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Knee Replacement

  • Total knee arthroplasty resurfacing of the articular surfaces of the knee with metal and interposed plastic liner is a highly effective treatment for patients with disabling knee arthritis.
  • The components are shaped to conform to the previous joint geometry.
  • Classification is by involved compartment.
    • Medial compartment (tibial femoral)
    • Lateral compartment (tibial femoral)
    • Patellofemoral
  • 61% of total knee replacements occur in females .
  • In 2003, 418,000 surgeries were performed in the United States .
    • The number of knee replacements performed per year continues to rise.
    • Patients had an average age of 67 years at the time of replacement.
Risk Factors
  • Trauma
  • Meniscectomy
  • Obesity
  • Osteoarthritis: Often idiopathic
  • Posttraumatic: Athletic injuries, falls, motor vehicle accidents
  • Inflammatory arthritis: Rheumatoid arthritis, pseudogout, or gout
Associated Conditions
  • Many patients have associated hip arthritis.
  • Foot and ankle arthritis with and without severe deformity is common in patients with rheumatoid arthritis.
Signs and Symptoms
  • Signs:
    • Effusions
    • Medial joint line tenderness
    • Varus (osteoarthritis) or valgus (rheumatoid arthritis)
    • Deformity
    • Limp
  • Symptoms:
    • Pain
    • Start-up pain
    • Swelling
    • Catching
    • Giving way
Pain not responsive to medications
Physical Exam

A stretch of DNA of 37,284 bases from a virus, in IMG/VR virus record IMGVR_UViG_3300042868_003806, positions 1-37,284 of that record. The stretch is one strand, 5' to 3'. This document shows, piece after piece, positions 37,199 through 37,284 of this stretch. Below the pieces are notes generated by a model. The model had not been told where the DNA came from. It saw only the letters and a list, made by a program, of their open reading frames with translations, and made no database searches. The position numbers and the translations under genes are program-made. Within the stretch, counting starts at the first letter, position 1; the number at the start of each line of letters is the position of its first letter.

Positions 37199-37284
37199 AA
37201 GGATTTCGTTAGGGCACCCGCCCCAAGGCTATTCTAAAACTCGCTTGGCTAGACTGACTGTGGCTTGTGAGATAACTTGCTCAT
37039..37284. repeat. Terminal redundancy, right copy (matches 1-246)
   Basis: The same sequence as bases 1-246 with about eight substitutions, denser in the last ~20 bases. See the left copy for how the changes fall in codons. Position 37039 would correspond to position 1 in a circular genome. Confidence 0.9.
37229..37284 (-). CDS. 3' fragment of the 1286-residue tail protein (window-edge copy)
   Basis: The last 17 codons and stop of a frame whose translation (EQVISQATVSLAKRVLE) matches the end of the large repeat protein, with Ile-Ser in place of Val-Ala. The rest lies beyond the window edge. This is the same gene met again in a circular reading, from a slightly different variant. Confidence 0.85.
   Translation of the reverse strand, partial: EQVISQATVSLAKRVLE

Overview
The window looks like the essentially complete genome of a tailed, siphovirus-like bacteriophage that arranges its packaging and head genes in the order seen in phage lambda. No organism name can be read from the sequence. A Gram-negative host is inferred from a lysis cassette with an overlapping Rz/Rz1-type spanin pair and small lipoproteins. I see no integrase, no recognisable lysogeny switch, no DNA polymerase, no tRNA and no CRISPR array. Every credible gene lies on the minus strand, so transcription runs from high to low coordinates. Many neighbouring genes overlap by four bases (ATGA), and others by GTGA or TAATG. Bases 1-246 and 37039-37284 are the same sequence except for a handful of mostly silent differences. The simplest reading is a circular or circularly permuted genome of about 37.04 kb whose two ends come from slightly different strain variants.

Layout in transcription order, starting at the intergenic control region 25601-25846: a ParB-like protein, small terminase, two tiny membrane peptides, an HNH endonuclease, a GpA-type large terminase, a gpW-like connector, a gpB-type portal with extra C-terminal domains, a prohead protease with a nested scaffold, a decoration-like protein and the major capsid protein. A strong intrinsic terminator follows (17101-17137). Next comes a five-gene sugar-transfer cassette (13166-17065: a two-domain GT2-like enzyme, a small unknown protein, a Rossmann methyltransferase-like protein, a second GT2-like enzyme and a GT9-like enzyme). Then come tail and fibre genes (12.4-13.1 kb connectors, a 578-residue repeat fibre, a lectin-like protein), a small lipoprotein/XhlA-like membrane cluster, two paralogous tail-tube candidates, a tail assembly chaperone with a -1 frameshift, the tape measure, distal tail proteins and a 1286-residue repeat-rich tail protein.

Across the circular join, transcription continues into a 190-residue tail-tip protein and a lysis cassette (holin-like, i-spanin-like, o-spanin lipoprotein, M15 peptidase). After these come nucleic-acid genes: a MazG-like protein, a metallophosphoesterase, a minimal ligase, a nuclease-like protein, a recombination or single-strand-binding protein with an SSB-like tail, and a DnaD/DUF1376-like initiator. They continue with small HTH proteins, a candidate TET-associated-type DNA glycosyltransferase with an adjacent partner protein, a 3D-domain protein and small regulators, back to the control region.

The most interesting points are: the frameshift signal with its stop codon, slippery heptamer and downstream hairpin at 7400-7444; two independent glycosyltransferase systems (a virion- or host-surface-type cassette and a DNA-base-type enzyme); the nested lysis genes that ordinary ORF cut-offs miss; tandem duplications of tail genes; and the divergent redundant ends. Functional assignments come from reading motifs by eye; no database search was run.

• The knee is examined for signs of osteoarthritis, including:
    • Effusions
    • Joint line tenderness (suggests meniscal disorder)
    • Areas of tenderness
    • ROM
    • Gait disruption
  • When infectious causes are considered, the C-reactive protein and ESR are useful tests.
  • Serum uric acid levels are determined if the clinician suspects gouty arthritis.
  • Plain radiographs are the 1st step in imaging.
    • Standing AP view of both knees: Can detect subtle loss of the articular cartilage thickness.
    • Lateral view: Can assess for arthritic changes in the patellofemoral joint.
  • MRI can be used to detect meniscal tears, synovial proliferative disorders such as PVNS, and cartilage loss.
Diagnostic Procedures/Surgery
Arthrocentesis is an easy and effective method for screening for septic arthritis and gout or pseudogout.
Pathological Findings
  • The common denominator in all forms of arthritis is breakdown of the articular cartilage with loss of the proteoglycan and gradual loss of thickness.
  • As the cartilage thins, the joint deformity increases, and patients often experience the painful sensation of bone rubbing on bone.